Over the last 20 years, the world has witnessed a significant increase in violent terrorism, leading prevention efforts against radicalism and extremism to become a top policy priority of countless nation-states. In addressing this challenge questions remain: What motivates individuals to participate in violent terrorism? How do home-grown terrorists come about? What contributes to this radicalization? Focusing on France, the editors and contributors confront this topic from different disciplines, presenting a multidisciplinary and evidence-based understanding of this phenomenon through social psychology, criminology, social science, law, and religious studies. They further analyze the degree to which modern forms of terrorism contrast with past instances. Through 19 chapters, presented in three parts, the authors cover theoretical foundations, the French context of violent extremist causes, and reactions to violent extremism, including official actions to manage and reduce threats, social responses, and the possibility of evidence-based intervention with individual offenders. This is a complex, well-organized, and excellent book that raises important questions and yields useful theoretical and policy implications. It should serve as a guide for similar research regarding other case studies.
Summing Up: Highly recommended. Lower-division undergraduates through professionals.
— Choice Reviews
Problem-oriented, evidence-based and theoretically-informed, this text sets a benchmark for our understanding of the treatment and management of violent extremism. Academics, practitioners and policy-makers alike will benefit greatly from this edited collection.
— Paul Gill, University College London
This is an outstanding book on an important and difficult subject. The editors and contributors draw on French and international experience to argue for a criminologically informed and evidence-based approach to violent extremism. Recent attacks have featured ‘home-grown’ perpetrators with often quite extensive criminal backgrounds who have much in common with other offenders, so criminological frameworks for understanding and intervention are promising. The nineteen chapters are presented in three sections covering theoretical background, the French context and ‘reacting to violent extremism’, which includes official actions to manage and reduce threats as well as the possibility of evidence-based intervention with individual offenders. The contributors deploy expertise in psychology, social psychology, criminology, political science, sociology, law, religious studies and evidence-based methods, and together they achieve an ambitious and highly successful interdisciplinary. The book draws additional authority from the fact that the editors and many of the contributors were involved in developing an evidence-based program for use with violent and potentially violent extremists, and they provide an account of its design and rationale. They also give a clear description of the real-world obstacles which, as often happens, obstructed full implementation of the program. Overall this unusually comprehensive collection will be an essential resource for researchers, policy developers and practitioners in this challenging field.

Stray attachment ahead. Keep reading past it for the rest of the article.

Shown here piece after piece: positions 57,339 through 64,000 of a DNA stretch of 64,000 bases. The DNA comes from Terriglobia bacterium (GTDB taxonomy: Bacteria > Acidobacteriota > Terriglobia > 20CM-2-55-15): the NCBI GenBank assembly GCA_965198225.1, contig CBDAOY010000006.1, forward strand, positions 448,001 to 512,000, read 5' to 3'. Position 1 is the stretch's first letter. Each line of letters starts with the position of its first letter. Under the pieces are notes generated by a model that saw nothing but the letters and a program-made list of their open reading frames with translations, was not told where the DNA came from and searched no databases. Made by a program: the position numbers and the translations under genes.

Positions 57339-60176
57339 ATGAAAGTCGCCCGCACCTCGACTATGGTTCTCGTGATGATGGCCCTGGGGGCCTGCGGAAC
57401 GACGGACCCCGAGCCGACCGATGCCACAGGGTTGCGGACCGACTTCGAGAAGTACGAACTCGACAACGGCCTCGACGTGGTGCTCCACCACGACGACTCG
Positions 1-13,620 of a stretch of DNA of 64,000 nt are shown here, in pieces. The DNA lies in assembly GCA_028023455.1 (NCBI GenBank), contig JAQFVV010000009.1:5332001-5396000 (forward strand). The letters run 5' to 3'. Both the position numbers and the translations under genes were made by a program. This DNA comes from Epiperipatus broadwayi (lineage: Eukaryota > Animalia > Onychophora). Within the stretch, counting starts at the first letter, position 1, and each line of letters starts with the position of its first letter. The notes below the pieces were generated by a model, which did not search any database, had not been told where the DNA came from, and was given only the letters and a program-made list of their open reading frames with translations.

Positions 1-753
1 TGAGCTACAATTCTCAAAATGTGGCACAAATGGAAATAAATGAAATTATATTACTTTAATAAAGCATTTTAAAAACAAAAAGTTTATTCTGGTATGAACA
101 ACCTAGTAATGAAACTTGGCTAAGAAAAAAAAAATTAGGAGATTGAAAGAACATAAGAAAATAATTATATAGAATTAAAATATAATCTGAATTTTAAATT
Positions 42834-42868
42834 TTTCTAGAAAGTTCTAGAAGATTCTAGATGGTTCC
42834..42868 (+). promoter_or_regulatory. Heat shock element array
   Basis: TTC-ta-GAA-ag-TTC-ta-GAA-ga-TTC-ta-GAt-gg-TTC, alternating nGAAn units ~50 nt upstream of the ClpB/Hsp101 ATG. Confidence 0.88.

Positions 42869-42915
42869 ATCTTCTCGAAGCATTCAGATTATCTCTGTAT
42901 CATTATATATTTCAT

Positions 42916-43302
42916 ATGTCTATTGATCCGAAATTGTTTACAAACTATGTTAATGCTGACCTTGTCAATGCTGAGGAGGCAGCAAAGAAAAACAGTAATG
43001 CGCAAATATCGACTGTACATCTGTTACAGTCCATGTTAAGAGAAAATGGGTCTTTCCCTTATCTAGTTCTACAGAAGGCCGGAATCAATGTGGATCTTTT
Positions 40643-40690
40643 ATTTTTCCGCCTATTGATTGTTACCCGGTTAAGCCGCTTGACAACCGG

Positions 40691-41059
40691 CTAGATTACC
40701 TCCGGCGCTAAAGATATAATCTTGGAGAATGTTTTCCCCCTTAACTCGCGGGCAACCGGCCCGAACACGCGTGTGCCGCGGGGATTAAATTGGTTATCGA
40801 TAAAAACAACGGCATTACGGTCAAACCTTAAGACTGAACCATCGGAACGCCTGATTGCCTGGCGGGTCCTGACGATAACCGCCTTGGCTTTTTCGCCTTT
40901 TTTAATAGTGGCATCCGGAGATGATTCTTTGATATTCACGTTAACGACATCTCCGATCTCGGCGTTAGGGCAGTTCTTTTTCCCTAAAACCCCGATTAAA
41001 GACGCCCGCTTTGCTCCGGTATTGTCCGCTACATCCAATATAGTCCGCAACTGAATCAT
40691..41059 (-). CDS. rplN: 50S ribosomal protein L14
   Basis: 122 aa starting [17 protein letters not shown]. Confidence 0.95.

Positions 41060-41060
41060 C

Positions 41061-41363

— Peter Raynor, Swansea University
Herzog-Evans and Benbouriche have assembled an international panel of scholars that challenge the mainstream perspective of violent extremism as being largely a product of ideological and religious beliefs. The book persuasively argues that terrorists share many of the features of violent criminal offenders and therefore, criminological theories and interventions have much to offer in our understanding of terrorism. Although the title of the book suggests that the content may be more specific to a French perspective of extremism (France is used mainly as an illustration), this edited collection truly has significant implications for the international community. This highly readable book should be required reading for researchers, policy-makers, legislators and anyone interested in this modern threat to social stability.
— James Bonta, Corrections Research, Public Safety Canada and co-author of The Psychology of Criminal Conduct